Analysis of SecA2-dependent substrates in Mycobacterium marinum identifies protein kinase G (PknG) as a virulence effector

Authors

  • Aniek D. van der Woude,

    1. Department of Medical Microbiology and Infection Control, VU University Medical Center, Amsterdam, The Netherlands
    2. Department of Molecular Microbiology, Institute of Molecular Cell Biology, VU University, Amsterdam, The Netherlands
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    • These authors contributed equally to this work.
  • Esther J. M. Stoop,

    1. Department of Medical Microbiology and Infection Control, VU University Medical Center, Amsterdam, The Netherlands
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    • These authors contributed equally to this work.
  • Michael Stiess,

    1. Biozentrum, University of Basel, Basel, Switzerland
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  • Sen Wang,

    1. Biozentrum, University of Basel, Basel, Switzerland
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  • Roy Ummels,

    1. Department of Medical Microbiology and Infection Control, VU University Medical Center, Amsterdam, The Netherlands
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  • Gunny van Stempvoort,

    1. Department of Medical Microbiology and Infection Control, VU University Medical Center, Amsterdam, The Netherlands
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  • Sander R. Piersma,

    1. Department of Medical Oncology, OncoProteomics Laboratory, VU University Medical Center, Amsterdam, The Netherlands
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  • Alessandro Cascioferro,

    1. Institut Pasteur Pathogénomique Mycobactérienne Intégrée, Paris, France
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  • Connie R. Jiménez,

    1. Department of Medical Oncology, OncoProteomics Laboratory, VU University Medical Center, Amsterdam, The Netherlands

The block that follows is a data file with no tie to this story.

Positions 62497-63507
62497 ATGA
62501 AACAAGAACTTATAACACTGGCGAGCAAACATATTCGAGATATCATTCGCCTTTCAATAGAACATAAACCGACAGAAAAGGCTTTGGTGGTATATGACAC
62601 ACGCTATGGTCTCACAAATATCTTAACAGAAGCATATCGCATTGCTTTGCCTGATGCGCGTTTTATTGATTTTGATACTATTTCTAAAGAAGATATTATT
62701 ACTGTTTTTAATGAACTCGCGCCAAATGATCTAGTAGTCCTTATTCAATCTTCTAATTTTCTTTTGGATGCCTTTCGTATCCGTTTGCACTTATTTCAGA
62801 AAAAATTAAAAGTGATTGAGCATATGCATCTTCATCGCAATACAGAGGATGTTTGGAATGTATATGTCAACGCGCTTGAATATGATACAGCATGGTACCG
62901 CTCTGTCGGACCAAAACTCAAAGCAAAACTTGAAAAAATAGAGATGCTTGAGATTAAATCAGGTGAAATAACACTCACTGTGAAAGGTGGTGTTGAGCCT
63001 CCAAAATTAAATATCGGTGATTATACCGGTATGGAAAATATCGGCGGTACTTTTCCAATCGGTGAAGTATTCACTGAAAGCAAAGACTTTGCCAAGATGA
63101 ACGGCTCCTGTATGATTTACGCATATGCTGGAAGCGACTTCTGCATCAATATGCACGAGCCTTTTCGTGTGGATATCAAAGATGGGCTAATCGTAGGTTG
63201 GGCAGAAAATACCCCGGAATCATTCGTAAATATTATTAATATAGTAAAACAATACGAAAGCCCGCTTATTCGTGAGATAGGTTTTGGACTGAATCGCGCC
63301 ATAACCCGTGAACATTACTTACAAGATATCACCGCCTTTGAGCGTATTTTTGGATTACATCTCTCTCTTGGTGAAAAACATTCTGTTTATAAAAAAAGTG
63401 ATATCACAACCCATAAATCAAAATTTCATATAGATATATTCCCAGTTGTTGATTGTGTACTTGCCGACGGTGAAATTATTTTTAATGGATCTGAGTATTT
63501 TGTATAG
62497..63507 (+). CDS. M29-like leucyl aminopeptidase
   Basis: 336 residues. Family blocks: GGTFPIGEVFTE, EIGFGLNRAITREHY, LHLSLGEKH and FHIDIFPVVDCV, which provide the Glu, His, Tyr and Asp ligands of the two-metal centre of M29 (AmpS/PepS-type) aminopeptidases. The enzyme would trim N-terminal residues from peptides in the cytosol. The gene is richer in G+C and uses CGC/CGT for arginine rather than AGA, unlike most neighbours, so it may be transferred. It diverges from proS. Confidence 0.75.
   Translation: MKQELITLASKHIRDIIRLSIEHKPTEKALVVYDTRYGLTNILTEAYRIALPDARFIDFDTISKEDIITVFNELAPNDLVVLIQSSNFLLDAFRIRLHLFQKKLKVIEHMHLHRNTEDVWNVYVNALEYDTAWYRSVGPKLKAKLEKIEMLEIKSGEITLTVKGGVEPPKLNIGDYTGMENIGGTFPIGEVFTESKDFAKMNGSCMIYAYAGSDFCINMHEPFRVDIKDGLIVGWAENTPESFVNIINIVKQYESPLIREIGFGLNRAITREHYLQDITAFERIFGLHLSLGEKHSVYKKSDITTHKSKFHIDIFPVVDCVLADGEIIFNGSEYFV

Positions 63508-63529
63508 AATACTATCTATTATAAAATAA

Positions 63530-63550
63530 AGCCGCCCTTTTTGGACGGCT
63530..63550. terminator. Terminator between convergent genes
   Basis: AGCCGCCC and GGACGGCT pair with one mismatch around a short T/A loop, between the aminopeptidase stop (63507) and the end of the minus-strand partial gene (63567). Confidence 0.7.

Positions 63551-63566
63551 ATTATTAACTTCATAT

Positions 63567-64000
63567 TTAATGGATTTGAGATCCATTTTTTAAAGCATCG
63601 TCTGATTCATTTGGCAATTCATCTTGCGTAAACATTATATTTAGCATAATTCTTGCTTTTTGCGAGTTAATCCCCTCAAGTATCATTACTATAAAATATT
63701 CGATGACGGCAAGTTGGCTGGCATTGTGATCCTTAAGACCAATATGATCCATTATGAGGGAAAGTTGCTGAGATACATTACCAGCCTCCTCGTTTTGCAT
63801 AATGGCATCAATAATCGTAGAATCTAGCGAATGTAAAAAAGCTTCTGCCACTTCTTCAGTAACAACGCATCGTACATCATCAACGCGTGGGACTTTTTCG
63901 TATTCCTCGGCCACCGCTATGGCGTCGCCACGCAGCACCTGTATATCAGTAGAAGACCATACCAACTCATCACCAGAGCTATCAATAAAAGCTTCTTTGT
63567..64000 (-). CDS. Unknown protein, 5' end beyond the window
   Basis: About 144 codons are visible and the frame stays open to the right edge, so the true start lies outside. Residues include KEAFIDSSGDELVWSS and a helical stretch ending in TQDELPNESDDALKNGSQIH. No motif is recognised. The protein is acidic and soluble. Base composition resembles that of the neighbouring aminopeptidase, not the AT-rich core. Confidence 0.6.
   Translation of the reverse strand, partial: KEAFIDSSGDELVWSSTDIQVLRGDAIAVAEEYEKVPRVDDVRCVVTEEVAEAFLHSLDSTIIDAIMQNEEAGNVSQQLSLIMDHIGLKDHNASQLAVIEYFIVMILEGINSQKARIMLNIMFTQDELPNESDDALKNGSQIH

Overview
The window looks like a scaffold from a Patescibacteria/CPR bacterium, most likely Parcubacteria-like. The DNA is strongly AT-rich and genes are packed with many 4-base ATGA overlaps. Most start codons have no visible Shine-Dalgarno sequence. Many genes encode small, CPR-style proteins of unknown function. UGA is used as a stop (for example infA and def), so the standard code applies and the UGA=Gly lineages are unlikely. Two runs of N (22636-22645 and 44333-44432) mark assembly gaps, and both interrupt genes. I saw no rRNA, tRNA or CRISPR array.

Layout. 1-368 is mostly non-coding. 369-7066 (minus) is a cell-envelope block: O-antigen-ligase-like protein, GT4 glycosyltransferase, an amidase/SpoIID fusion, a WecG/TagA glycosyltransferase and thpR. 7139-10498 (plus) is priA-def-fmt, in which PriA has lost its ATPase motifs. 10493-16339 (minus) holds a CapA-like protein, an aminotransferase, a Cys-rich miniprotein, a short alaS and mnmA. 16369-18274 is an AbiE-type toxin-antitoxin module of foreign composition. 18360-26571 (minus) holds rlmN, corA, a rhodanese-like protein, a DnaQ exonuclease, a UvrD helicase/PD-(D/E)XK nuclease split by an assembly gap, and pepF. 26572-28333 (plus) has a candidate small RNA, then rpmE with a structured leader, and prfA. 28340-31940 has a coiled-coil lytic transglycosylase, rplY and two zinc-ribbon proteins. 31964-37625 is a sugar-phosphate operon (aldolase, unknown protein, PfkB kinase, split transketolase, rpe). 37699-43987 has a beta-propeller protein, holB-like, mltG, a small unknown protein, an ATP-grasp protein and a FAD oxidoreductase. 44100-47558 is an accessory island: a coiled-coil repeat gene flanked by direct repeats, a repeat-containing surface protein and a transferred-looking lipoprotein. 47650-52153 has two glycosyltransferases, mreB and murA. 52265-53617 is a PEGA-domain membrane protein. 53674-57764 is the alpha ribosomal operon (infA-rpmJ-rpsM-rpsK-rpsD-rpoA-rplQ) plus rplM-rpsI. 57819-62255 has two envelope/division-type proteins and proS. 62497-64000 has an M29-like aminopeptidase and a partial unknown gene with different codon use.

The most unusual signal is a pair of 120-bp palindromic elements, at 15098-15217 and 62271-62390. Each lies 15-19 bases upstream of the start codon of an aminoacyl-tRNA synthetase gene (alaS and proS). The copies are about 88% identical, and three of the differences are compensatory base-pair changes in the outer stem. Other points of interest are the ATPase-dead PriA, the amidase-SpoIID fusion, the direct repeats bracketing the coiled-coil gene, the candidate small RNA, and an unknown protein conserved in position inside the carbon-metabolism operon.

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  • Edith N. G. Houben,

    1. Department of Medical Microbiology and Infection Control, VU University Medical Center, Amsterdam, The Netherlands
    2. Department of Molecular Microbiology, Institute of Molecular Cell Biology, VU University, Amsterdam, The Netherlands
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  • Joen Luirink,

    1. Department of Molecular Microbiology, Institute of Molecular Cell Biology, VU University, Amsterdam, The Netherlands
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  • Jean Pieters,

    1. Biozentrum, University of Basel, Basel, Switzerland
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  • Astrid M. van der Sar,

    1. Department of Medical Microbiology and Infection Control, VU University Medical Center, Amsterdam, The Netherlands
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  • Wilbert Bitter

    Corresponding author
    1. Department of Medical Microbiology and Infection Control, VU University Medical Center, Amsterdam, The Netherlands
    2. Department of Molecular Microbiology, Institute of Molecular Cell Biology, VU University, Amsterdam, The Netherlands
    • For correspondence. E-mail w.bitter@vumc.nl; Tel. (+31) 20 4448319; Fax (+31) 20 4448318.

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Summary

The pathogenicity of mycobacteria is closely associated with their ability to export virulence factors. For this purpose, mycobacteria possess different protein secretion systems, including the accessory Sec translocation pathway, SecA2. Although this pathway is associated with intracellular survival and virulence, the SecA2-dependent effector proteins remain largely undefined. In this work, we studied a Mycobacterium marinumsecA2 mutant with an impaired capacity to initiate granuloma formation in zebrafish embryos. By comparing the proteomic profile of cell envelope fractions from the secA2 mutant with wild type M. marinum, we identified putative SecA2-dependent substrates. Immunoblotting procedures confirmed SecA2-dependent membrane localization for several of these proteins, including the virulence factor protein kinase G (PknG). Interestingly, phenotypical defects of the secA2 mutant are similar to those described for ΔpknG, including phagosomal maturation. Overexpression of PknG in the secA2 mutant restored its localization to the cell envelope. Importantly, PknG-overexpression also partially restored the virulence of the secA2 mutant, as indicated by enhanced infectivity in zebrafish embryos and restored inhibition of phagosomal maturation. These results suggest that SecA2-dependent membrane localization of PknG is an important determinant for M. marinum virulence.

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